Legislation in Texas would limit access to drag show performances
ROB SCHMITZ, BYLINE: Since the Club Q shooting in Colorado, high-profile drag performers and LGBTQ bars are hiring extra security staff for protection. More than 200 anti-LGBTQ bills were introduced this year, and the community now faces attacks in legislatures in several states. NPR's Lilly Quiroz takes us to Texas, where some bills could affect who is able to attend drag events.
MARISSA KAGE: Today is the showdown.
LILLY QUIROZ, BYLINE: I'm at the Round-Up Saloon for a late-night show where host and drag queen Marissa Kage welcomes revelers sporting cowboy hats and boots. But what I'm here to see is what's on stage - the glitz and glam of tonight's drag performers.
UNIDENTIFIED PERSON: Please make some noise for Olivia Rey Obscene and Aubrey Couture.
QUIROZ: Only four drag performers remain in the competition, and they're battling it out for a cash prize and to become part of the Round-Up's royal court. But the shooting at Club Q in Colorado late last month, which killed five and injured 17, has had an effect. Since the shooting, the Round-Up has added two security personnel for Friday and Saturday nights. Still, all four contestants and plenty of patrons showed up, including drag queen Olivia Rey Obscene.
OLIVIA REY OBSCENE: It's scary. You know, my dad, he was like, hey, are you sure you want to continue in this competition? And my dad's my biggest supporter.
QUIROZ: GLAAD reports that there have been at least 140 drag events targeted with, quote, "false and vile rhetoric," armed intimidation and/or outright violence this year. Texas had the most. A couple doors down from the Round-Up Saloon is Mr. Misster. Earlier this year during Pride month, this gay bar had seen protesters after it hosted an all-ages drag brunch.
Now Texas Representative Jared Patterson has authored a bill that would require businesses that host drag events to operate as, quote, "sexually oriented businesses." We reached out for a comment, but he was not available before this piece aired. A different representative, Brian Slayton, confirmed with NPR that he is committed to file his own legislation to ban minors from attending a drag performance. In Texas, that's anyone under 18. Here's what he told Fox News.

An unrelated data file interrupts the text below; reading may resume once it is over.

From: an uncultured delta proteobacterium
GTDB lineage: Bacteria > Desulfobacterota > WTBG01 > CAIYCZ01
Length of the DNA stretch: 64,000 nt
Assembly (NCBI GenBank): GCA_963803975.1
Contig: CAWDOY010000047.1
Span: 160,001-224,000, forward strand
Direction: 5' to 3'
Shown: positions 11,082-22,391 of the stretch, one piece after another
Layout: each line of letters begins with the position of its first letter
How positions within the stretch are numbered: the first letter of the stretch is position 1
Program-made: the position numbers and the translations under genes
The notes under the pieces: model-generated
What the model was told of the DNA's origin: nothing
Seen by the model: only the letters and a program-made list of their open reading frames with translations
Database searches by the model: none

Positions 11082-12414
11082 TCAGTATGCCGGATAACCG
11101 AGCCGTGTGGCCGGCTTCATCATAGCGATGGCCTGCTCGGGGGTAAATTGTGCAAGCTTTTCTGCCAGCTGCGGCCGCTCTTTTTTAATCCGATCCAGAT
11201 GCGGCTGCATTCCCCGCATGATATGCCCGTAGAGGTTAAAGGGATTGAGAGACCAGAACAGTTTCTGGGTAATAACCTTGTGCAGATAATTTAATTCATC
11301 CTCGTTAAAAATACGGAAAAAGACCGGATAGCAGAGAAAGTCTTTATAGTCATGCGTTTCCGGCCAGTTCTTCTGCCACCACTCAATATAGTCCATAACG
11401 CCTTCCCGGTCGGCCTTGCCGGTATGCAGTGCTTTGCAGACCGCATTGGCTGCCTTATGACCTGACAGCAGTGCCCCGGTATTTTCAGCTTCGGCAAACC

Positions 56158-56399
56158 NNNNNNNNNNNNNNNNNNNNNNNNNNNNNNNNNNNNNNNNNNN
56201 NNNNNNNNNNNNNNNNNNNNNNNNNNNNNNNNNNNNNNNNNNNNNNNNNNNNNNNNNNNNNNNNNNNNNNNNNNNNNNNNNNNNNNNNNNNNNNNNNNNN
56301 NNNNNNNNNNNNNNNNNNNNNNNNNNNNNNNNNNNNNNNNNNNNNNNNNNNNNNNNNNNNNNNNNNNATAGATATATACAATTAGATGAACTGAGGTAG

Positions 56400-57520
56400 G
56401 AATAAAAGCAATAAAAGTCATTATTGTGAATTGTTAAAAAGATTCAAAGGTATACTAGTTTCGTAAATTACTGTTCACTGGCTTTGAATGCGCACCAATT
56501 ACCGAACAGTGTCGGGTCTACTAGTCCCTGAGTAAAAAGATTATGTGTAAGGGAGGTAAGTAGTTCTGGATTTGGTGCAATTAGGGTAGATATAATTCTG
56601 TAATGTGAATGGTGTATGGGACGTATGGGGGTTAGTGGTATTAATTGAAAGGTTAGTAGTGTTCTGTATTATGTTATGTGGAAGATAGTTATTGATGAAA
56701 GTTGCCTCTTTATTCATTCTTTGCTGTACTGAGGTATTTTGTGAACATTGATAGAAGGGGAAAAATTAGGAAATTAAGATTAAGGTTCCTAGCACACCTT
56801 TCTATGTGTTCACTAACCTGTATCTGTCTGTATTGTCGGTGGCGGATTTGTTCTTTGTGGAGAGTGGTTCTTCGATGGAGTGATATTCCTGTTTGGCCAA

(SOUNDBITE OF ARCHIVED RECORDING)
BRYAN SLATON: We don't want people to sexualize them. We don't want people to sexually assault them.
QUIROZ: GLAAD's president and CEO Sarah Kate Ellis says false claims like these are dangerous.
SARAH KATE ELLIS: What we're seeing is that there are these created narratives around the drag queens and these performances, and then they're going online onto social media and going unchecked there and just spreading and creating this environment of extremism.
QUIROZ: Olivia has more to lose from all this.
OBSCENE: Frankly, it pisses me off. I have five siblings under the age of 18. And the fact that my family cannot come and see me perform, it hurts because they - excuse me - they're very supportive, and they come to a lot of my shows. So it's hard.
QUIROZ: As the night's wrapping up, it's clear that Olivia Rey Obscene and Rosalia Diamond Doll are the top two performers.
KAGE: And they will be lip-singing to "Unholy" by Sam Smith and Kim Petras.
QUIROZ: Each is showing off, doing splits and high kicks in their fiercest looks. And in the end, it's Olivia who prevails. In the finale this week, only one will be crowned to become the newest drag performer of the Round-Up. And host Marissa Kage says they'll keep showing up.
KAGE: They're not going to bring us down. We are such a strong community, and we've seen it throughout the years and throughout history. Like, we're going to live our life.
QUIROZ: Lilly Quiroz NPR News, Dallas, Texas.
(SOUNDBITE OF SONG, "UNHOLY")
SAM SMITH: (Singing) Bout all the - you tell me that you do. Transcript provided by NPR, Copyright NPR.